Posted tagged ‘SBAR examples’

SBAR Communication

October 3, 2010

In role development, we had a class where we had to communicate to the doctor using the SBAR method. Problem was that the teacher gave so little direction and by the time I realized this, it was much too late to contact her.

However, everyone else seemed to agree, so the teacher went over it in class.  As such, I’m going to repost it here.

Question 3:  Using SBAR, prepare your telephone communication to the physician.

Everywhere writes about how SBAR stands for situation, background, assessment, request. I even found a website that gave examples in this exact same method:

S : I have a patient here

B : This is why she came in today

A : I think she’s having renal failure.

R : I want something to lower her potassium.

However, when we got to class, she said that we want to do it differently.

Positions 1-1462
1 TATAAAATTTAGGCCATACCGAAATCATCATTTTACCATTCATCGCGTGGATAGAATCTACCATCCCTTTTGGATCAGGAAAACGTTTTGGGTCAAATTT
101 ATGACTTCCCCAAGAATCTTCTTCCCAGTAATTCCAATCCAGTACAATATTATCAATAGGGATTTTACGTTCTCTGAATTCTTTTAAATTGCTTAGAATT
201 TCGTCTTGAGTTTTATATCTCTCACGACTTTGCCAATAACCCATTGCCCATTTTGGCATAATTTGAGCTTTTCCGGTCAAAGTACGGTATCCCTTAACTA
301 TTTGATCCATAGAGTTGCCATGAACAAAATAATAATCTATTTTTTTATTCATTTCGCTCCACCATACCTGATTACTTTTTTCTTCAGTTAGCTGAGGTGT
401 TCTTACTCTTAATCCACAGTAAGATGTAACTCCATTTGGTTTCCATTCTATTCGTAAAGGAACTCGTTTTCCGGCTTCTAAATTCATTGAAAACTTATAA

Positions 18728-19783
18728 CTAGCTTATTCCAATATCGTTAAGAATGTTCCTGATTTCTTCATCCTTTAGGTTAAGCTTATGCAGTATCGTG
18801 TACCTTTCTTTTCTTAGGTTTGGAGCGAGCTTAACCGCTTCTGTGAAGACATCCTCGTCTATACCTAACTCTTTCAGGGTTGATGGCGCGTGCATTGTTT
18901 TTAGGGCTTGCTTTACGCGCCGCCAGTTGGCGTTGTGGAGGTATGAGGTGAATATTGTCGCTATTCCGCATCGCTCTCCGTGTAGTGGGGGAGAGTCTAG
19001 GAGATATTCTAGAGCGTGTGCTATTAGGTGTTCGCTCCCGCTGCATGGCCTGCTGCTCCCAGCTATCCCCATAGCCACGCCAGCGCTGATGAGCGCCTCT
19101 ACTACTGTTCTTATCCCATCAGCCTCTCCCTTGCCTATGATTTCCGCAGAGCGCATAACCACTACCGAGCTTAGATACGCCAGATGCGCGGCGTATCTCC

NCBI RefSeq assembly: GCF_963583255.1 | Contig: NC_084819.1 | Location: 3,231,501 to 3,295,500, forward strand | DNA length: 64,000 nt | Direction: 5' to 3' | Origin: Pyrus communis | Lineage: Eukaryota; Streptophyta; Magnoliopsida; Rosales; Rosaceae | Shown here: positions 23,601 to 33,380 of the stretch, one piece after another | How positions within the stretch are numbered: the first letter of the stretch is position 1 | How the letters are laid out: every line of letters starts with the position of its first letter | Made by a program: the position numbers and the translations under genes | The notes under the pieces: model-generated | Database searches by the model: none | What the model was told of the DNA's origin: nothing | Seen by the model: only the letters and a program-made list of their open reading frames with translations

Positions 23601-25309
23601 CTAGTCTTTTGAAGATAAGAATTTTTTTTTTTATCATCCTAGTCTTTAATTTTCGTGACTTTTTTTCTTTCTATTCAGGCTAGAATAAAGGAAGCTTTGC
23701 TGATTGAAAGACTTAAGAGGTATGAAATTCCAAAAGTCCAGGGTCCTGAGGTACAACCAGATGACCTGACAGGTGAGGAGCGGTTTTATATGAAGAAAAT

S – I’m calling about this person with these symptoms.

B – This is her history, why she’s here, ect.

A – This is my current assessment of her. (Not what I think her condition is. This is that I found crackles half way up her lungs, an irregular heart rate, pitting edema, ect.)

R – This is only sometimes used. This would be used when the doctor hears a report and does nothing, or not what the nurse would want.

In our example, our patient had a 7.2 potassium level. (normal is 3.5 – 5). This level would be bordering on toxic, lethal dysrhythmias  kind of level. So if the doctor said, “Oh, That’s nice. Talk to you later.” Then you might want to ask, “Well, can I get some Kayalate and an ECG machine?”  And you’ll learn which doctors you have to say this to.

Question 4:

Now, document what you communicated to the physician

The documenting of telephone communication ended up being a lot easier than it looked. Basically, you include this information:

What, who and when you called.

what you told the doctor, including all of the lab results and assessment information.

You do not need to put in what the doctor ordered. If you do, merely put in something like, “See Dr orders.”

And that was pretty much all. Just keep in mind I’m not an authority on this topic. You can’t go back to your teacher and say, “But Abigail told me such and such.” I’m not a nurse yet. But that’s what my teacher told me, so  maybe you’ll have better luck, and a whole lot less stress, than I did.